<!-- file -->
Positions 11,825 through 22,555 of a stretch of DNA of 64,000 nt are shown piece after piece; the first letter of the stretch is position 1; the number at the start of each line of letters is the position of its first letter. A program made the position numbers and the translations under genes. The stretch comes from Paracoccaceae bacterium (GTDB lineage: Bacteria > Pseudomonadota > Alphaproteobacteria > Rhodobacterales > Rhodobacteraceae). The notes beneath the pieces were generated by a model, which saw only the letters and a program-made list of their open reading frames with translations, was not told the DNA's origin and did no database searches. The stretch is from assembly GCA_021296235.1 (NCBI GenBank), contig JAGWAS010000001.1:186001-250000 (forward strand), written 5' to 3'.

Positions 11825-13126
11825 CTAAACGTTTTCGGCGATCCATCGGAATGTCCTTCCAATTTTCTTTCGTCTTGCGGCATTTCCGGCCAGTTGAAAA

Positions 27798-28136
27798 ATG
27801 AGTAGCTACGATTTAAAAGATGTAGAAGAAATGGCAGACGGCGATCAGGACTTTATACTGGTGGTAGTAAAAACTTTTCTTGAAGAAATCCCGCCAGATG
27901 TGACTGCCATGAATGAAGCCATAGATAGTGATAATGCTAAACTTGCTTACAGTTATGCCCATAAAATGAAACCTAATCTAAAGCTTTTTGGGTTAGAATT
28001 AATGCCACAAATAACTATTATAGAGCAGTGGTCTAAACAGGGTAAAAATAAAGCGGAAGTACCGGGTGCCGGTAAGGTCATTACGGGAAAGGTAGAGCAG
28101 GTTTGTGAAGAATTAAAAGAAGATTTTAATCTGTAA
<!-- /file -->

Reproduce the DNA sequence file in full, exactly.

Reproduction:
Positions 11,825 through 22,555 of a stretch of DNA of 64,000 nt are shown piece after piece; the first letter of the stretch is position 1; the number at the start of each line of letters is the position of its first letter. A program made the position numbers and the translations under genes. The stretch comes from Paracoccaceae bacterium (GTDB lineage: Bacteria > Pseudomonadota > Alphaproteobacteria > Rhodobacterales > Rhodobacteraceae). The notes beneath the pieces were generated by a model, which saw only the letters and a program-made list of their open reading frames with translations, was not told the DNA's origin and did no database searches. The stretch is from assembly GCA_021296235.1 (NCBI GenBank), contig JAGWAS010000001.1:186001-250000 (forward strand), written 5' to 3'.

Positions 11825-13126
11825 CTAAACGTTTTCGGCGATCCATCGGAATGTCCTTCCAATTTTCTTTCGTCTTGCGGCATTTCCGGCCAGTTGAAAA

Positions 27798-28136
27798 ATG
27801 AGTAGCTACGATTTAAAAGATGTAGAAGAAATGGCAGACGGCGATCAGGACTTTATACTGGTGGTAGTAAAAACTTTTCTTGAAGAAATCCCGCCAGATG
27901 TGACTGCCATGAATGAAGCCATAGATAGTGATAATGCTAAACTTGCTTACAGTTATGCCCATAAAATGAAACCTAATCTAAAGCTTTTTGGGTTAGAATT
28001 AATGCCACAAATAACTATTATAGAGCAGTGGTCTAAACAGGGTAAAAATAAAGCGGAAGTACCGGGTGCCGGTAAGGTCATTACGGGAAAGGTAGAGCAG
28101 GTTTGTGAAGAATTAAAAGAAGATTTTAATCTGTAA